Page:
Offensive lineman Dexter Charles (76) and wide receiver Kasen Williams (2) congratulate running back Bishop Sankey on a touchdown run against Illinois on Sept. 14 in Soldier Field. Sankey is currently the nation's second leading rusher in yards per game.
Offensive lineman Dexter Charles (76) and wide receiver Kasen Williams (2) congratulate running back Bishop Sankey on a touchdown run against Illinois on Sept. 14 in Soldier Field. Sankey is currently the nation's second leading rusher in yards per game.Photo by Joshua Bessex
For the first time since 2000, the Washington football team has a perfect 3-0 start heading into Pac-12 play. The last time the Huskies did that, they finished the season as Rose Bowl champions. It was also the last time the UW played in Pasadena, Calif., on New Year’s Day in “The Granddaddy of Them All.”
This season’s campaign to get back to the top of the Pac-12 has been electrifying on both sides of the ball so far. The UW’s experiment with the no-huddle offense has gone off pretty much without a hitch. The defense has been surprisingly stout. But as head coach Steve Sarkisian said Saturday after the UW’s nonconference finale, “The real season starts next Saturday,” with the UW’s crucial matchup with Arizona. The Wildcats slashed the Huskies in last season’s matchup, systematically wearing the defense down and stymying the offense en route to a 52-7 embarrassment for the UW. This weekend’s matchup with Arizona could prove to be the UW’s most important game of the season as the Huskies play three ranked teams in as many weeks following the conference opener. Before the Huskies move on to their real season though, let’s look back at the nonconference season that was:
The Huskies unveiled their new up-tempo offense and they didn’t disappoint. The Huskies ran 85 plays in 29 minutes and nine seconds, the most plays they’ve run since 2007 when they reeled off 95 plays against Stanford. On average, the UW averaged 20.58 seconds between plays on the night, but before they took their foot off the gas pedal in the fourth quarter, the Huskies were averaging 18.64 seconds between snaps in the first three quarters. The Broncos joined the Huskies in the fast lane, as they also went no-huddle, running 88 plays.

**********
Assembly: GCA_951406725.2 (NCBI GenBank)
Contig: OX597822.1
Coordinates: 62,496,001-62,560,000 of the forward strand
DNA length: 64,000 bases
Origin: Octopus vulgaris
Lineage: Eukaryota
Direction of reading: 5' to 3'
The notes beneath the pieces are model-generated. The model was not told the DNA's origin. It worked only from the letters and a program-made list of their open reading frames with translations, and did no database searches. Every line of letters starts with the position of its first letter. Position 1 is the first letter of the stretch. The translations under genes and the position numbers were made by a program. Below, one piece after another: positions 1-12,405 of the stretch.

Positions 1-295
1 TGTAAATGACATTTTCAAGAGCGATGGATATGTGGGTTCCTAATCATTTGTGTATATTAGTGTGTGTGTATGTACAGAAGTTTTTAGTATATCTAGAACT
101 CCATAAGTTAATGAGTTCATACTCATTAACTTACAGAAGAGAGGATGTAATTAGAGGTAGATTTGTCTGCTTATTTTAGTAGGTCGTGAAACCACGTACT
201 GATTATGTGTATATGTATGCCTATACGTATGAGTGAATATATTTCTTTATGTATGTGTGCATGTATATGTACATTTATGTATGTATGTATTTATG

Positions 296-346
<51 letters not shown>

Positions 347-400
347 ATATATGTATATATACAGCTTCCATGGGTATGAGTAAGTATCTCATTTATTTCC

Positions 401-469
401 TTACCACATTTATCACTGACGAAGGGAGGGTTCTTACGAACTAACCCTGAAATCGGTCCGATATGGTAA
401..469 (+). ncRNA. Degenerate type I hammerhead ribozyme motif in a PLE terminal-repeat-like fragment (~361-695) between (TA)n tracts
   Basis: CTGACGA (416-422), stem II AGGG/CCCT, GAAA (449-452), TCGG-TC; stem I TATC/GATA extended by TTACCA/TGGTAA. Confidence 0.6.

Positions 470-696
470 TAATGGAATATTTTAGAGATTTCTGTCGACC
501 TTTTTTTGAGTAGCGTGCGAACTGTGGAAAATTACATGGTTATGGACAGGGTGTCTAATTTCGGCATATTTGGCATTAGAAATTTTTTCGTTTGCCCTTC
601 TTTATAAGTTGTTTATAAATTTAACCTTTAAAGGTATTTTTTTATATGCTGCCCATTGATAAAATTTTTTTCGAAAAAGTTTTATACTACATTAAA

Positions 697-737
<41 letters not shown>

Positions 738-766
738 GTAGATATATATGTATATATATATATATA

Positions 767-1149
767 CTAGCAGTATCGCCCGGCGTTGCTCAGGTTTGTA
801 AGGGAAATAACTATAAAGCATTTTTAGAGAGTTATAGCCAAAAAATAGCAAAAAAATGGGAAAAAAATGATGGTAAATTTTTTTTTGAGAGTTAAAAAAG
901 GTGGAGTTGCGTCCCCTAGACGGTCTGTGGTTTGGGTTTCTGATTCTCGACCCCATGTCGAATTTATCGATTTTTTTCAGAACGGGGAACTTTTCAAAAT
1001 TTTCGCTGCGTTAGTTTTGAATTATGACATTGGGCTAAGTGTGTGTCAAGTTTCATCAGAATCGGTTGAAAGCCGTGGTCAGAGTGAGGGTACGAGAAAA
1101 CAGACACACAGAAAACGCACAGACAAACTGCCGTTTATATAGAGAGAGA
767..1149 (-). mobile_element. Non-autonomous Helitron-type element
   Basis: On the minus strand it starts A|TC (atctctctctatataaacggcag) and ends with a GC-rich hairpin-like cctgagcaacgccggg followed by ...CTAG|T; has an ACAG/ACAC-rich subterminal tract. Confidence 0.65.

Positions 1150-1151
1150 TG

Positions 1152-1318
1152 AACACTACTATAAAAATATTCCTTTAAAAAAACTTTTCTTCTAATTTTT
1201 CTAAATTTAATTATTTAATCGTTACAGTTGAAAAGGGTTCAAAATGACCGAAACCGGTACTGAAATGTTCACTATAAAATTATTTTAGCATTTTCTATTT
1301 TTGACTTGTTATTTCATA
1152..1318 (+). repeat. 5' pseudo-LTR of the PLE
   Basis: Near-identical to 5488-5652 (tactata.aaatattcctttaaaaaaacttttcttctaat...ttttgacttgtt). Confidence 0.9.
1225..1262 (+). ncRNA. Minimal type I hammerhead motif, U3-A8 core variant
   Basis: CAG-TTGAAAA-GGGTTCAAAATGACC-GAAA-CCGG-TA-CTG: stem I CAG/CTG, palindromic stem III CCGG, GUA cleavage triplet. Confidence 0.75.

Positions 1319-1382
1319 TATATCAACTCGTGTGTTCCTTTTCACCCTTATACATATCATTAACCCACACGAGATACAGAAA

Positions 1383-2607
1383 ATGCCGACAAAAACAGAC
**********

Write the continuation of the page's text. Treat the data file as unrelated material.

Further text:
0 touchdowns for the Broncos
Boise State had never been shut out of the end zone under head coach Chris Petersen. That changed in the UW’s season opener. The UW defense gave up 346 yards, but locked down in crucial moments in the red zone and on third downs, as the Broncos converted just eight of their 19 third downs.
71,963 fans were in attendance to ring in the new Husky Stadium
After the Huskies played their home schedule at CenturyLink Field last season, the biggest home crowd since 2010 helped the Huskies christen the new Husky Stadium. It was the first sellout crowd since the Huskies hosted Nebraska in 2010.
The win was a lot harder than it should have been for the Huskies. Penalties slowed the UW on the road, and the Huskies let Illinois creep back into the game after grabbing a 31-10 lead. It was a convincing nonconference win for the Huskies against a less than stellar opponent, but it could have been much easier.
274 combined rushing yards for Bishop Sankey and Jesse Callier
The running back duo combined for more yards on the ground than the Huskies had total at the end of the game when factoring in negative yardage. The team finished the night with 273 rushing yards. Sankey had one touchdown and a career-high 208 yards on 35 carries, while Callier chipped in with 66 yards and a touchdown.
95.76 minutes of game time (95 minutes and 46 seconds) before the Huskies relinquished a touchdown
Illinois quarterback Nathan Scheelhaase scored the first touchdown of the year on the UW defense when he punched it in from two yards out in the third quarter. The Huskies gave up three touchdowns to Illinois, including a 72-yard completion from Scheelhaase to wide receiver Ryan Lankford later in the third quarter.
The score speaks for itself.
680 total yards for the Huskies
The UW simply thrashed the Bengals in every way possible on offense: 370 yards on the ground, 310 yards through the air. It was the largest yardage total for the Huskies since the 2011 Alamo Bowl. The UW’s stats go back to 1947, and in that time, the Huskies have never eclipsed the 500-yard mark in three straight games until this season.
16 penalties for the Huskies
The UW’s dominant performance was not without some hiccups, most notably on the offensive line. The offensive line drew 10 of the UW’s 16 penalties, seven of which were false starts. The Huskies relinquished 130 yards on penalties alone and are lucky they were playing FCS opponent Idaho State as the Bengals could only muster 164 total yards of their own.
Reach Sports Editor Thuc Nhi Nguyen at email@example.com. Twitter: @thucnhi21
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